Ma'arive, Israeli Newspaper, May 1997.
Moshe Gershuni is 60. This definitely calls for a summing-up, maybe even for a rehearsal for departure.
Ziva Postec chose to edit her film on Gershuni, a leading Israeli painter, so that close ups on Gershuni's works are indistinguishable from close ups of the artist himself.
Everything is so designed as to generate a sort of chaos, and then project from that chaos onto Gershuni's life. In the film, Gershuni features in a one-man show on himself, and grapples with the question of memory and oblivion, a theme that has always accompanied him. Oblivion is not the absence of memory but a disturbing presence of something indescribable. To convey this feeling Postec uses Gershuni's works as flashbacks, and repeats the same scenes in different variations. Music – Gershuni's great love – is not absent either; and this time, again, he sings (and, for that matter, does it quite well).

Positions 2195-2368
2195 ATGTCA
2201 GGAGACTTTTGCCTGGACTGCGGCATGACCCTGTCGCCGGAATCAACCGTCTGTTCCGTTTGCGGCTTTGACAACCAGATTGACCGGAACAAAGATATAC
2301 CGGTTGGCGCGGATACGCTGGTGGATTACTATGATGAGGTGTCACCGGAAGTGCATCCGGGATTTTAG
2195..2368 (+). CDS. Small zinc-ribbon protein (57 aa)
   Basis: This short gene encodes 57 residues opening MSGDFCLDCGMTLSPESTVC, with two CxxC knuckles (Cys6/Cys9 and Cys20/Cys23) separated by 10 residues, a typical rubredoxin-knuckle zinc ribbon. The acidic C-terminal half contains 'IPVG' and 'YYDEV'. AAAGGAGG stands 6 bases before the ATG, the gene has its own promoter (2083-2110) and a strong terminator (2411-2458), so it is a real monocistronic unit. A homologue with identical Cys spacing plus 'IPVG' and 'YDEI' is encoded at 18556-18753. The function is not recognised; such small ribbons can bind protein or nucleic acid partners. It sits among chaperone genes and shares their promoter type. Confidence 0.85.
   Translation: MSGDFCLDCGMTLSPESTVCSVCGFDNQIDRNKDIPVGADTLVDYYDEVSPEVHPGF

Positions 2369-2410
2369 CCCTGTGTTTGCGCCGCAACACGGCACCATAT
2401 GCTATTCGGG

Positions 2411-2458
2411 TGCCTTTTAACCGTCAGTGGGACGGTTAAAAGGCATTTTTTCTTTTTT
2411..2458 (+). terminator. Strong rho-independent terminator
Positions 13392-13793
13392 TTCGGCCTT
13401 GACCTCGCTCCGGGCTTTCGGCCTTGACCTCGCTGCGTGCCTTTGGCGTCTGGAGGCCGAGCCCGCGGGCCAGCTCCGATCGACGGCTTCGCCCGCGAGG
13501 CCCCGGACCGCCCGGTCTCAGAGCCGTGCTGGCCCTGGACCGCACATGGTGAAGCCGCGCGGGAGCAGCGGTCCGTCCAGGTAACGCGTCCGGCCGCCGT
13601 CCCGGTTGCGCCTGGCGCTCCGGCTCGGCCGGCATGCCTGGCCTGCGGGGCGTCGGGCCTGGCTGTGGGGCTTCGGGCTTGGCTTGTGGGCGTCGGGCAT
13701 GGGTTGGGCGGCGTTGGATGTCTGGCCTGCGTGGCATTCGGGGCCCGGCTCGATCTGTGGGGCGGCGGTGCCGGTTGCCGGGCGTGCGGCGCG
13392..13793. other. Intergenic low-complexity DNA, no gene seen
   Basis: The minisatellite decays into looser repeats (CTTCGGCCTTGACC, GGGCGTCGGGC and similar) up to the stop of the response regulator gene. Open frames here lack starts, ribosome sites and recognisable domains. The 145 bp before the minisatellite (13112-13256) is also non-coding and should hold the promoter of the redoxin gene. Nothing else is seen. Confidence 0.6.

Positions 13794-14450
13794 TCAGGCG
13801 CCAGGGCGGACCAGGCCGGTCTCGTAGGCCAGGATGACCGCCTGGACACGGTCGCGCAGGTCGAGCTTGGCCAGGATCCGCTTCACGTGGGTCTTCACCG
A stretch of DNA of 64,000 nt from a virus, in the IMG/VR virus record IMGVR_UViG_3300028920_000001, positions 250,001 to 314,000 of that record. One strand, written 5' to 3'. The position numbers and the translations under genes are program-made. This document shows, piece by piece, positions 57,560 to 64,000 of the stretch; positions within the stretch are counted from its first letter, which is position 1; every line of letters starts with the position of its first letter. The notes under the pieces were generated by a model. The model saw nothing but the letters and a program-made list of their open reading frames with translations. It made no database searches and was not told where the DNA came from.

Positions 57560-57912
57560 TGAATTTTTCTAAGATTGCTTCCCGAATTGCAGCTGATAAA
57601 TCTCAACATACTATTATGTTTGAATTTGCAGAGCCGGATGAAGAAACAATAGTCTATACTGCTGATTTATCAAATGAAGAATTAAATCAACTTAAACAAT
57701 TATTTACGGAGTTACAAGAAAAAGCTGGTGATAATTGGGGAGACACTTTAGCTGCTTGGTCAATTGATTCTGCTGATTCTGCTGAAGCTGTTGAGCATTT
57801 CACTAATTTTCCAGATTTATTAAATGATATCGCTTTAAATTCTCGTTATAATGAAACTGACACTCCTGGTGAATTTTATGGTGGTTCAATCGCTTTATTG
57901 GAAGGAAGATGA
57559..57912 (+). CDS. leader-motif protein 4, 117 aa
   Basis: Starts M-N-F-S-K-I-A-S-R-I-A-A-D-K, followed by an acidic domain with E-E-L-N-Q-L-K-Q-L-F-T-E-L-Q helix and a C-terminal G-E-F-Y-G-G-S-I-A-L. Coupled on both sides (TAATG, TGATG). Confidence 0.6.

Produced by The New Israeli Foundation for Cinema &Television and Noga Tikshoret, the film will be shown at the cinematheque.